Viadro Law, LLP
Call now: Your first consultation is free
LOCAL: 510-907-9577   TOLL FREE: 888-353-2158

Here To Protect Your Future And Your Finances

Securing maximum compensation for those hurt on the job and elsewhere.

Can one appeal a denial of workers’ compensation benefits?

On Behalf of | Jun 21, 2018 | Workers' Compensation |

Workers’ compensation benefits can be a crucial financial lifeline for workers in California who are injured on-the-job, and cannot return to work due to their injuries. When a worker wants to pursue workers’ compensation benefits, they will file a claim. Unfortunately, sometimes, a person’s claim for workers’ compensation benefits is denied. But, that denial can be challenged.

First, the worker will file a claim at their local Division of Workers’ Compensation (DWC) office, where a judge will make a decision on the claim in a trial court. To file a claim, the worker must submit to their DWC office an Application for Adjudication of Claim.

Once the DWC office receives this application, they will notify the worker that the worker’s claim has been filed. The notification will also contain the worker’s case number. Following that, the worker needs to submit a Declaration of Readiness to Proceed. After that a hearing known as a mandatory settlement conference (MSC) will be scheduled.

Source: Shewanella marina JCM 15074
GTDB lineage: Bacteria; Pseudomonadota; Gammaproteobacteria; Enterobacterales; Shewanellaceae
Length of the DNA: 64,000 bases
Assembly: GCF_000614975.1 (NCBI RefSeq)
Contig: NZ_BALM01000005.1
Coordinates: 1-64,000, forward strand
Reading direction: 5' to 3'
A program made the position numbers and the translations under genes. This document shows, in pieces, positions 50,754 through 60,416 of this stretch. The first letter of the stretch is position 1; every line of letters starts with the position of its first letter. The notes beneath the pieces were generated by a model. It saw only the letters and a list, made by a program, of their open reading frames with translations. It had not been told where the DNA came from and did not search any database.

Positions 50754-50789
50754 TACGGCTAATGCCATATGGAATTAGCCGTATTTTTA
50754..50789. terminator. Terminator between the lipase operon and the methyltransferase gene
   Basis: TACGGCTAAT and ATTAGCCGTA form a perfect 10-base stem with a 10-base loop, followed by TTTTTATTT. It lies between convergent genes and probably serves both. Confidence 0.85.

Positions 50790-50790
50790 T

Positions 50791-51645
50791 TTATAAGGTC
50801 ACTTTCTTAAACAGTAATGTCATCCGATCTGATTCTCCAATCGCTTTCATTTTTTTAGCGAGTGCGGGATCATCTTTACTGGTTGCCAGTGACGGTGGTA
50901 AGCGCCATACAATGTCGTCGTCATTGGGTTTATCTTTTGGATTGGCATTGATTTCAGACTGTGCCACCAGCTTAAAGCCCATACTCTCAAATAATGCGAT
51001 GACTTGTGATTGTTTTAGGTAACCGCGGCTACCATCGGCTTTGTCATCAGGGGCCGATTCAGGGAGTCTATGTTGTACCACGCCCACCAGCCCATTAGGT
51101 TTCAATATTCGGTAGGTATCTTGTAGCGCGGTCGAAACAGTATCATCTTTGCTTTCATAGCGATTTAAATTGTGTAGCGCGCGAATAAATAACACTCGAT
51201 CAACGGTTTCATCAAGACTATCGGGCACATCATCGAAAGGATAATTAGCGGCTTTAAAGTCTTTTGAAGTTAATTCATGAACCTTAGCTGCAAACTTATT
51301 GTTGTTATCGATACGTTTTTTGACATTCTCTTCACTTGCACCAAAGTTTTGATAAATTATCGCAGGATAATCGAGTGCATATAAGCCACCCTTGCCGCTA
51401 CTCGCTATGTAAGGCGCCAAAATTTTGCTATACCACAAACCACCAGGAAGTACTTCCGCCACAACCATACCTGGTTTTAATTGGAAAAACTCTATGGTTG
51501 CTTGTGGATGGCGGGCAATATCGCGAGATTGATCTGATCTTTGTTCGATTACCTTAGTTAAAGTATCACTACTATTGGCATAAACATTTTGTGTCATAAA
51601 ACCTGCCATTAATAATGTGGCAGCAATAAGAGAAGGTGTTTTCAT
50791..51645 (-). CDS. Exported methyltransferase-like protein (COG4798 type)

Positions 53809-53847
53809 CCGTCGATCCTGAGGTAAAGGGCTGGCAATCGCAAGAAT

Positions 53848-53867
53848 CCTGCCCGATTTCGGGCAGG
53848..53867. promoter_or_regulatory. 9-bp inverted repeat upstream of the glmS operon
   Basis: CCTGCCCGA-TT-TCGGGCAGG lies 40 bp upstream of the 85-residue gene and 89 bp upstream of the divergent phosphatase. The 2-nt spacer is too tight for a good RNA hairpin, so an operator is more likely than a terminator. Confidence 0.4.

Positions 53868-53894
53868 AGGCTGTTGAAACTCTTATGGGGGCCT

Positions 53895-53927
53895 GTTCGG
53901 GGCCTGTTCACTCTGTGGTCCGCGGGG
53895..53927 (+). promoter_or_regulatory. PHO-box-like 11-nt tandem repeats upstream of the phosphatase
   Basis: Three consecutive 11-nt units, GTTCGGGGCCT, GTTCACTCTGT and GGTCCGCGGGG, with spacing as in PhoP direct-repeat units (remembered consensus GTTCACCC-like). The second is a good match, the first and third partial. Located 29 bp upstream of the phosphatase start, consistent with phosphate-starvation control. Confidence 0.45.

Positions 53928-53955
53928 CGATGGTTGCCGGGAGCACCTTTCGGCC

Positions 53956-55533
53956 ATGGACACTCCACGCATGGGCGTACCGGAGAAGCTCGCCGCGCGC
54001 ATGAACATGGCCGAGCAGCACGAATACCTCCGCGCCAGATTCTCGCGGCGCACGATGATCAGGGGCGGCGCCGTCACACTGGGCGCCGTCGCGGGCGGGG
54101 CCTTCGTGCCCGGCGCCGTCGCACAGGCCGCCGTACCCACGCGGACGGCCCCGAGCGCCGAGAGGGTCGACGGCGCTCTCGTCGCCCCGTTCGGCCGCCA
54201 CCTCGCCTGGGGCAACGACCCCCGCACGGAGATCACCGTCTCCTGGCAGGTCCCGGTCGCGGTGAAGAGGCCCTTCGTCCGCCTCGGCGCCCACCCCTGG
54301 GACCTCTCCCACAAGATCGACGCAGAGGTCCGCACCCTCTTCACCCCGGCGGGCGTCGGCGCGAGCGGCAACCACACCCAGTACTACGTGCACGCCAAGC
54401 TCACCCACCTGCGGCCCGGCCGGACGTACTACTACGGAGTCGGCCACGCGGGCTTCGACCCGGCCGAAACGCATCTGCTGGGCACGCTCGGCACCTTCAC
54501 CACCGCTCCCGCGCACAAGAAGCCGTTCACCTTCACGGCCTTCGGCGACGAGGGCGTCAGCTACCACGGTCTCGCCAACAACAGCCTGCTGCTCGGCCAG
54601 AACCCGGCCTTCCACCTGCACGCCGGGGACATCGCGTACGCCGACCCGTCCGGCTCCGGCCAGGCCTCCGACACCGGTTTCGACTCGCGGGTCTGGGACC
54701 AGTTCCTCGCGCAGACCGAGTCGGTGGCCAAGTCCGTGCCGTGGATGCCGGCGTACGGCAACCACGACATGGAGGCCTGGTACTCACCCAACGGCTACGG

At the MSC, the judge will hold a discussion with the worker and the claims administrator in an effort to settle the matter. If that is unsuccessful, the worker needs to execute paperwork that summarizes the dispute and identifies what evidence and witnesses will be presented at trial. A trial date will be scheduled.

A judge separate from the MSC judge will preside over the trial, which the worker must appear at. That judge will make a decision, and the worker will receive the judge’s written decision around 30 to 90 days following the trial. If a worker does not agree with the judge’s ruling, the worker can submit a Petition for Reconsideration.

This is only a brief overview of what a worker can do to challenge a denial of benefits. In the end, workers who believe they qualify for benefits, but have been denied them, need to make informed decisions on what steps to take next. What they should not do is lose hope. A denial is not the end of the story; the worker can appeal the denial if necessary.


FindLaw Network